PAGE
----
Our Legal Heritage: The cow that sparked a farmers’ revolt and eight ‘not proven’ verdicts
It’s the subject of poems and songs and even has a statue devoted to its memory – Kate Scarborough tells the story of the famous ‘Turra Coo’.
At the beginning of the 20th century, the government introduced the National Insurance Act 1911, which required employers to make compulsory contributions for all workers between the ages of 16 and 70. This caused widespread outrage among the farmers in Turriff, a town in Aberdeenshire which relies heavily on farming.
Robert Paterson was one of the Turriff farmers who protested the new scheme, introduced by the Chancellor of the Exchequer David Lloyd George, and refused to stamp the insurance cards of his employees. He was charged under the new act and sentenced to pay a fine and the arrears of national insurance contributions.
Mr Paterson paid the fine but refused to pay the arrears, leading to an order for a sheriff to seize property to the value of the debt. The sheriff deemed that the most mobile property was Mr Paterson’s milk cow, a white Ayshire-Shorthorn cross, and on the appointed day the cow was led on foot to Turiff.
On the centenary of the incident, Allen Stephen, of Turriff Heritage Society, told the BBC: “It might have been OK if the sheriff officers had poinded an implement, a plough or something like that, but the whole thing became tied up in an emotional incident because they took the little white cow.”
The cow was due to be auctioned locally, but Mr Paterson had the support of the local people and they refused to allow the sale. As a result, a license had to be granted to allow the cow to be sold publicly using an auctioneer from elsewhere. When the locals found the cow tied in the village square with the words “Lendrum to Leeks” written on her, they began to protest and riot. (Lendrum is the area in Turriff where Mr Paterson’s farm was and Leeks was a reference to David Lloyd George’s Welsh heritage.)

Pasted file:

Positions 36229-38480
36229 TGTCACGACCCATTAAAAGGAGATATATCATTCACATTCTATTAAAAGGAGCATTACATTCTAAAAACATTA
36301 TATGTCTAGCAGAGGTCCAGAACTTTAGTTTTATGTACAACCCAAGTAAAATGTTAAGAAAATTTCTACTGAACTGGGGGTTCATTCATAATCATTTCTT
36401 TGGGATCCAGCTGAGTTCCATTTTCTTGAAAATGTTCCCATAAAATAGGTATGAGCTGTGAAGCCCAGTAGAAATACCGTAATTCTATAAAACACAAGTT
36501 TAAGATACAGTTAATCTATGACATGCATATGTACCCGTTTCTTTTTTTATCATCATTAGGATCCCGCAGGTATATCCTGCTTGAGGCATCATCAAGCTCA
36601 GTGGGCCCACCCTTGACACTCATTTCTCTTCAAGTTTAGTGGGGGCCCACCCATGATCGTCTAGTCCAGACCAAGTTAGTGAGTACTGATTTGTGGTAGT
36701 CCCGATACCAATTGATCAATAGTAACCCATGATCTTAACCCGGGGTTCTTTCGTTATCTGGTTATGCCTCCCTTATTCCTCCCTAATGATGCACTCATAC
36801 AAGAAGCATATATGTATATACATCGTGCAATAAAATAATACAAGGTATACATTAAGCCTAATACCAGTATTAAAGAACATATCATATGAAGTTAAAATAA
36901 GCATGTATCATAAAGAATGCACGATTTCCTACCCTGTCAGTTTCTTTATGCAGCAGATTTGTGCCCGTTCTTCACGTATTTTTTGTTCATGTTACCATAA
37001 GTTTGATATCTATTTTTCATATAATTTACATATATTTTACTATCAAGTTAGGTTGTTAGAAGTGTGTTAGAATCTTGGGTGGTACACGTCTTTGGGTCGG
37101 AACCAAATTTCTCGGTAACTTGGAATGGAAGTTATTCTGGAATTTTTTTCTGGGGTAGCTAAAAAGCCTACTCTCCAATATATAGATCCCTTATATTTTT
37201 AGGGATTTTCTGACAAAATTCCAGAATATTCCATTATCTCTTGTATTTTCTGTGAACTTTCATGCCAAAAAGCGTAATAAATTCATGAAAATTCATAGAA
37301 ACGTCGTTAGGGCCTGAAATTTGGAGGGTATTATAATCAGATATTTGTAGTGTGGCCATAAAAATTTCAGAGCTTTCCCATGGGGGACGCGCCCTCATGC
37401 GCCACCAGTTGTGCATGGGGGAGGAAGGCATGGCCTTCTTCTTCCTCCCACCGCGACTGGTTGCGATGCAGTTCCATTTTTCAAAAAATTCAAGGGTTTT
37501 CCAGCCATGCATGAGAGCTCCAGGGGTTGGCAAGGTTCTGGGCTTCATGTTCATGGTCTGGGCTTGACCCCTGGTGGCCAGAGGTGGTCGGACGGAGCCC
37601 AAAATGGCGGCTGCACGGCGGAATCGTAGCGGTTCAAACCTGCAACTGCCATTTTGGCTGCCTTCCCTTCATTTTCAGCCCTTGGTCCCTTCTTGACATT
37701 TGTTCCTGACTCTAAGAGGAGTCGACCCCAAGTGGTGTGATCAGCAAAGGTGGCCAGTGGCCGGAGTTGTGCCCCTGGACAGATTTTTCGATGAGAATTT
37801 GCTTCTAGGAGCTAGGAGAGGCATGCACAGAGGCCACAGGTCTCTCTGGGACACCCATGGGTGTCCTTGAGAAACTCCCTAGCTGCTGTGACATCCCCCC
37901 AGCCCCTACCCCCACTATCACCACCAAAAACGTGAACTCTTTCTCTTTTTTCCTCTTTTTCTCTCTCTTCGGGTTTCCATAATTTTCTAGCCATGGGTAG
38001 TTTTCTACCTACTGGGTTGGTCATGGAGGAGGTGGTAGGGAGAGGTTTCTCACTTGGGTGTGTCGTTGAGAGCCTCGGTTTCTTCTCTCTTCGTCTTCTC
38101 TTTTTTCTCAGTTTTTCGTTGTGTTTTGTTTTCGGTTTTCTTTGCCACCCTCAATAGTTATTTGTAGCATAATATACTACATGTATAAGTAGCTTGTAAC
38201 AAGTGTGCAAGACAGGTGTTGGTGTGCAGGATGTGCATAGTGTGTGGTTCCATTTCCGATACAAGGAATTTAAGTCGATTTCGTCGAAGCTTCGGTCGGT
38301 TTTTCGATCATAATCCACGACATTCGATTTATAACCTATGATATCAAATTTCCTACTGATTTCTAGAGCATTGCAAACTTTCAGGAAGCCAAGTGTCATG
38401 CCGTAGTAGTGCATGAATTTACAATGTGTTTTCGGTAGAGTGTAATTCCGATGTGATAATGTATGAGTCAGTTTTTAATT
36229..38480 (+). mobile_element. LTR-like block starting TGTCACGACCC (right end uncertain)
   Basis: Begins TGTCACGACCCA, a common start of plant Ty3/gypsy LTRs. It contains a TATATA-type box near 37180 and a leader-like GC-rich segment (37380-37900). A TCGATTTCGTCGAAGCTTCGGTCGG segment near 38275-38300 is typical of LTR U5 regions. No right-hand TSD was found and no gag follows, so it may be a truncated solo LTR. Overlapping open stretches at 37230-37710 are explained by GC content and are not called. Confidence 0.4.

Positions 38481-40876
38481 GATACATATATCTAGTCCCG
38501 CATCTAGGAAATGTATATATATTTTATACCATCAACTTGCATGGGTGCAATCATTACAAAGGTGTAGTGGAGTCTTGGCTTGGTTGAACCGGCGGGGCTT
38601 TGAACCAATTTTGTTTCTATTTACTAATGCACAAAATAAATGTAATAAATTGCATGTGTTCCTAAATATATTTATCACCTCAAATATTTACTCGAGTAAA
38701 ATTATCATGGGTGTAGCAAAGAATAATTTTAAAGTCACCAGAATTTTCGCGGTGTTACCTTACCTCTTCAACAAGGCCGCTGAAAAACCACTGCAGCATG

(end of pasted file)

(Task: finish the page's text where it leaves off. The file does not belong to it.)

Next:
A mob of over 100 villagers and farmers bombarded the sheriff’s officers with rotten fruit, soot and eggs. During the commotion, the Turra Coo made her escape – but she was recaptured and eventually taken to Aberdeen and sold to a farmer. Eight farmworkers, including Mr Paterson, were subsequently put on trial in Aberdeen for disorderly conduct, but all received verdicts of “not proven”.
As for the Turra Coo, local villagers rallied together to buy her back and return her to Mr Paterson. Her presentation back to Mr Paterson was a very public affair which saw more than 3,000 people gather to see her return home. To celebrate she was covered with flowers and ribbons and had the words “Free!! Divn’t ye wish that ye were me” painted on her side. She lived out her final six years on the farm and was even buried in a corner of the farmland.
The Turra Coo captured the hearts of the Turriff people in 1913 and continues to attract local and national attention more than a century on. There have been a number of commemorations to her including sculptures and monuments, a film, the renaming of a street junction in Turriff, and the foghorn of Girdle Ness Lighthouse has even been nicknamed after her.